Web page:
Do a financial exam before divorce

On Behalf of | May 31, 2019 | Divorce

Deciding whether to end a marriage is a life-altering and emotional experience. But a spouse, especially one who was not heavily involved in business or the couple’s finances, should also take steps to determine the financial impact of their divorce.

It is important to gather important information while planning for divorce. First, tax returns contain a substantial amount of information. Tax returns for the most recent three years and W-2, 1099, K-1 forms and other supporting documents for these returns also contain supporting information. Contacting the tax preparer or submitting an IRS Form 4506 can assure copies are provided.

Gaining tax information when there is ownership in a privately held business may be difficult. However, these documents can help reveal any personal expenses paid through the company that would be undisclosed. Next, preparing a lifestyle analysis can help predict expenses before and after divorce. Being realistic is vital. A perceived one-time expenditure can become an ongoing expense which can led to an underestimation of spending needs. Health care and education expenses have also increased at a faster pace than inflation and should be considered.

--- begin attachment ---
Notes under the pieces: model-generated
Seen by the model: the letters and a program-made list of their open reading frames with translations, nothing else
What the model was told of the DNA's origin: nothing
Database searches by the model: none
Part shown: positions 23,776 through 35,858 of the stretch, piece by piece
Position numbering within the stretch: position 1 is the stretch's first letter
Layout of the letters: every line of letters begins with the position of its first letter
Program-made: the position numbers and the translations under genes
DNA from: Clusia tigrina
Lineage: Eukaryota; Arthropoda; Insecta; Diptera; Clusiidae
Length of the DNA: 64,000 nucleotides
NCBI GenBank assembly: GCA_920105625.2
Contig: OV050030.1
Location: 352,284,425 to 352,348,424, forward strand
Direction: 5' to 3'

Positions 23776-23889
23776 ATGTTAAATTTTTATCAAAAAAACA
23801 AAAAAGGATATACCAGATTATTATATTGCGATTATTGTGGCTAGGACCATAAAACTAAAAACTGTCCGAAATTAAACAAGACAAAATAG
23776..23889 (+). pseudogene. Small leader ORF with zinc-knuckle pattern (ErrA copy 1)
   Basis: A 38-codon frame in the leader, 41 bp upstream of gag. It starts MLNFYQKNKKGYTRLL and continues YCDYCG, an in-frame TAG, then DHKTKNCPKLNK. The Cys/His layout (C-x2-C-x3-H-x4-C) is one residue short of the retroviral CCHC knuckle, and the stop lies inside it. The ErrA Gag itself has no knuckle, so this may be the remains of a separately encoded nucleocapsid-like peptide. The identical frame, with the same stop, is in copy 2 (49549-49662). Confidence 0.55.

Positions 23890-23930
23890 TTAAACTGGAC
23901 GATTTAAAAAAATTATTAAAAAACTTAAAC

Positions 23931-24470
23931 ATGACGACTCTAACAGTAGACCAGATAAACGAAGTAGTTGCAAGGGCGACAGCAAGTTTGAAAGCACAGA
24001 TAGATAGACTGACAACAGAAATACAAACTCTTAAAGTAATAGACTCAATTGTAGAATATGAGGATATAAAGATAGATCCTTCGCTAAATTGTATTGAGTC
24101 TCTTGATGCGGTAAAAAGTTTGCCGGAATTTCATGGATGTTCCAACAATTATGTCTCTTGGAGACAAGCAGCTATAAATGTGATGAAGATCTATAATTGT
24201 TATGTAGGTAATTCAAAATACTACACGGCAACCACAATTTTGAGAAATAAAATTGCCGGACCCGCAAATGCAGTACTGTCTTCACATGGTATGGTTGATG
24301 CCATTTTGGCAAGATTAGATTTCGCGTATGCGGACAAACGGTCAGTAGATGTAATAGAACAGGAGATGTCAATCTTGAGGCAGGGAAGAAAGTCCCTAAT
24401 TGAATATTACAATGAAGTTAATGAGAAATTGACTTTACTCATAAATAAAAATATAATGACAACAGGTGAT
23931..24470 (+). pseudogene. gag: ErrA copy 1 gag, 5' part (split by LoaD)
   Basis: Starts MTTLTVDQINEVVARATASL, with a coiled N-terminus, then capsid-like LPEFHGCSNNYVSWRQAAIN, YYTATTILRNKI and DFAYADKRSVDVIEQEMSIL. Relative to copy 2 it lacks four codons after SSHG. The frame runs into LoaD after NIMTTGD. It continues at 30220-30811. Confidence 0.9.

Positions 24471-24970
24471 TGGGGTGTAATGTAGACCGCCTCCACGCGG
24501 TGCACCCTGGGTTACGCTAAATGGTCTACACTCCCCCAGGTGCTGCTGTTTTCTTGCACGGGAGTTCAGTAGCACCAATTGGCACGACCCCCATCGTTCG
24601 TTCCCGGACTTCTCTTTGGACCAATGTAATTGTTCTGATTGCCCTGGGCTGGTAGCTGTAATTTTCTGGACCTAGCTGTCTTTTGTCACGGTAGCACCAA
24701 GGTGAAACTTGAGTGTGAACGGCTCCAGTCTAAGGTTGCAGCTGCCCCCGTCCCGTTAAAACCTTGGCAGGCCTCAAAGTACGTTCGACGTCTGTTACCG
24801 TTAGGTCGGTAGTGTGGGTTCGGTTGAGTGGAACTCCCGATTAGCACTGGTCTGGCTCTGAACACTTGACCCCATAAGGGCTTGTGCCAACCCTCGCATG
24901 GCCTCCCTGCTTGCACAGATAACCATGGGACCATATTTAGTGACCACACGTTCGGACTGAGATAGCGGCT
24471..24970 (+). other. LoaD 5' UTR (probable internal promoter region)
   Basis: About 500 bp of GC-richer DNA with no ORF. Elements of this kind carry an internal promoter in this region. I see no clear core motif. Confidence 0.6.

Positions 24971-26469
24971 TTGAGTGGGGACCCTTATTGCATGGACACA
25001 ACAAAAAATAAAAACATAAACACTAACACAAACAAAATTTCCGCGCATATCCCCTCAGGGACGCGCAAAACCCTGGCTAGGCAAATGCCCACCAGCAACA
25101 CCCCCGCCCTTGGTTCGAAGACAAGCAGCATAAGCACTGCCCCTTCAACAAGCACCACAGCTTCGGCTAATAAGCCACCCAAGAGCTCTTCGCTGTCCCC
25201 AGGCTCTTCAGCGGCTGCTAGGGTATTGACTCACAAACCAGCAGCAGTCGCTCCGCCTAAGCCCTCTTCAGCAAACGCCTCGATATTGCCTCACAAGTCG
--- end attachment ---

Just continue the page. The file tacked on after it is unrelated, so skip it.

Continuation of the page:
Monthly bank and credit card accounts for a three-year period should be gathered to substantiate earlier spending. Online expense trackers expedite this step, gathering information by connecting directly to banks and credit card accounts. It may also be necessary to file a financial affidavit with the court containing information about both spouses’ current financial situation and including items such as income, expenses and a net worth statement detailing assets and liabilities. Tax returns should provide details about income while the lifestyle analysis will reveal information about spending.

Other important documents will also help assure that the affidavit is accurate and contains no omissions. These include investment, banking and savings accounts and employer-sponsored retirement plan information which may also be contained on the internet. Obtaining a credit report will help with figuring out liabilities and outstanding joint obligations that need to be closed. The search should also include collectibles, assets held in a safety deposit box and other assets that are hard-to-value.

An attorney can assist with this planning and information gathering. An experienced lawyer can also help assure that any settlement or court order is fair and reasonable.